Michael Ennis has been a regular contributor to Texas Monthly since 1977. He is the New York Times best-selling author of the historical novels The Malice of Fortune, Duchess of Milan, and Byzantium, which have been published worldwide. He earned his degree in history from the University of California, Berkeley; taught art history at the University of Texas, Austin; and is a former John D. Rockefeller III Foundation Fellow. His nonfiction writing, on subjects ranging from military preparedness and national politics to art and architecture, has won several national awards; been included in the curriculum of the U.S. Military Academy at West Point; and has been published in a number of books and anthologies as well as magazines such as Esquire, ARTnews, and Architectural Digest.
The Kimbell’s exhibit of seventeenth-century Spanish still lifes is dazzling enough to cause a modern photo-realist to look again.
Dallas’ Fifth Texas Sculpture Symposium proves it’s time for us to look to our sculptors for public artworks.
The impressive canvases that make up “Fresh Paint” at the Museum of Fine Arts prove that Houston has finally arrived as a significant art-making center.
With his rough-hewn sculptures that speak to mankind’s most basic needs, James Surls is fast becoming the dean of Texas art.
From lacquered debutante to fossilized ol’ gal, her greatest virtue is endurance.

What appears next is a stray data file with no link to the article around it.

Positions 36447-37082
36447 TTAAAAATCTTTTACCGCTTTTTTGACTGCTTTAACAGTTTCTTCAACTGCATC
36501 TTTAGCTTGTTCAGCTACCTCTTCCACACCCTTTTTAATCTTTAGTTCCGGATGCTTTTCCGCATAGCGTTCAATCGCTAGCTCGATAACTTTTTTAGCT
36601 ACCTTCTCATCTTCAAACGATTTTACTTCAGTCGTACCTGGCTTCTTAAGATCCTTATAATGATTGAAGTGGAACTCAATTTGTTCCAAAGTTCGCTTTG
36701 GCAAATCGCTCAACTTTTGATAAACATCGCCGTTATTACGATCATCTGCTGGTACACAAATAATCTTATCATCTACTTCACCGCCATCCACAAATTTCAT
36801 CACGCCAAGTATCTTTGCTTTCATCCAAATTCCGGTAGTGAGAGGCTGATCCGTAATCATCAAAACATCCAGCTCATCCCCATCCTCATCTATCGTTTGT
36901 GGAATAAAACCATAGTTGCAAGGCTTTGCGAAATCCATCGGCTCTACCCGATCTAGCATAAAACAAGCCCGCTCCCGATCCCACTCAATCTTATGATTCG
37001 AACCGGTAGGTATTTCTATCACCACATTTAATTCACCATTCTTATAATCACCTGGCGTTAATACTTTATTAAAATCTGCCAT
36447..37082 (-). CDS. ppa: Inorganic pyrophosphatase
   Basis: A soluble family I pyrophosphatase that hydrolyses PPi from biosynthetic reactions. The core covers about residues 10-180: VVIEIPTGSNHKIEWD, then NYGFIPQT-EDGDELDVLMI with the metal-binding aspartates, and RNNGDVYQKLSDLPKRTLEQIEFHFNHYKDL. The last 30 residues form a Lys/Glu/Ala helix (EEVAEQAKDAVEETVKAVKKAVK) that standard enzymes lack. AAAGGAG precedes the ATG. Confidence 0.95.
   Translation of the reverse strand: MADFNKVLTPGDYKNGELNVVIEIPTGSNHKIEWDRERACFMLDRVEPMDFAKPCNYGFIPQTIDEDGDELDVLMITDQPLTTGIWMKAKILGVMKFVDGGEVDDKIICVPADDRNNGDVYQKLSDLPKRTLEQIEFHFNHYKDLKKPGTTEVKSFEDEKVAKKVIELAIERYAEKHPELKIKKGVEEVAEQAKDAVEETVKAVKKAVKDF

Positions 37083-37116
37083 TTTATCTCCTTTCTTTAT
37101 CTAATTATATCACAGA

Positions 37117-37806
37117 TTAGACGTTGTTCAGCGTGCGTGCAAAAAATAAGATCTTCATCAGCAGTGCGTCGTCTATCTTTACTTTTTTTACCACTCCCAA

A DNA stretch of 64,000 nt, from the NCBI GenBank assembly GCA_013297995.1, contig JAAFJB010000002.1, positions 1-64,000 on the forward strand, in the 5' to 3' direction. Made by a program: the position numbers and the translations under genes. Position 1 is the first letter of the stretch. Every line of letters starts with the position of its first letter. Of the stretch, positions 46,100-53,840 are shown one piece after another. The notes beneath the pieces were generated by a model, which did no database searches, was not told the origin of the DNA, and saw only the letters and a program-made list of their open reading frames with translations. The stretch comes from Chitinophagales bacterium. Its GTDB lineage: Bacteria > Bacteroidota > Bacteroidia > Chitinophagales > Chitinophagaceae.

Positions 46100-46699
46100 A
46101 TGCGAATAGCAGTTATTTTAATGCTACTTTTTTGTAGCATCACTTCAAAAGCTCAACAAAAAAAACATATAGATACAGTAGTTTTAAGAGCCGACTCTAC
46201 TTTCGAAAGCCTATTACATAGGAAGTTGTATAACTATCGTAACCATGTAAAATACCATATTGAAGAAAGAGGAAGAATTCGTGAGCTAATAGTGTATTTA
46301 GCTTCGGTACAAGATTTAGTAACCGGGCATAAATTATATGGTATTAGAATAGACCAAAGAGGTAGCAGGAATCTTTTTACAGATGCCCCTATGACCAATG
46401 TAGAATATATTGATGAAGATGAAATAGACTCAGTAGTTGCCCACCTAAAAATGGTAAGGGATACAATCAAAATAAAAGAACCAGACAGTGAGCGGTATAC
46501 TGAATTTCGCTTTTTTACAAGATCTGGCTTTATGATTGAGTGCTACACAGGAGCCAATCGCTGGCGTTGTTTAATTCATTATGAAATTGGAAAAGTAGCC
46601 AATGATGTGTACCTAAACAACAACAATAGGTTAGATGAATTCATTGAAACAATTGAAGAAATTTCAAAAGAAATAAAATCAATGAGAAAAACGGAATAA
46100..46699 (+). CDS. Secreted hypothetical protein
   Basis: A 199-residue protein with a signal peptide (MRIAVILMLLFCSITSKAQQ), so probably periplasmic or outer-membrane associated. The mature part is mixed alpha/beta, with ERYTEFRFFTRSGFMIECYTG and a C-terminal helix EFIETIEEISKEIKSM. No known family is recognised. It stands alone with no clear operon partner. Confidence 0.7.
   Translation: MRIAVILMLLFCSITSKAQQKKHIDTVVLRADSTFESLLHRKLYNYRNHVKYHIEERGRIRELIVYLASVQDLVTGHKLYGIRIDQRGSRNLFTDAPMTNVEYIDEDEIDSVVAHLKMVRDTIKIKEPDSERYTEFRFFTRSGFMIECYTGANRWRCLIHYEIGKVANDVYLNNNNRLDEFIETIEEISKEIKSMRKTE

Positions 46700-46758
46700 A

Sculptor Donald Judd had the vision. The Dia Art Foundation had the money. Now they’ve had it with each other.
On Sunday it is legal to buy beer but not baby bottles, screws but not screwdrivers, disposable diapers but not cloth ones. No place but Texas.
German landscape artist Hermann Lungkwitz saw romantic vistas in the Hill Country at a time when most Texans saw only hardscrabble farmland.
Five Texas artists are among those selected for “Paradise Lost/Paradise Regained”, this year’s American entry into the Venice Biennale.
Robert Frank took casual but expressive snapshots that captured dramas of American life and altered the course of modern photography.
Houston’s brash “alternative spaces” are doing more than the city’s mainstream galleries to keep Texas art fresh, rich and diverse.
Photographer Carlotta Corpron moved to Denton in 1935, and the burst of avant-garde work she produced is, so far, unsurpassed in Texas.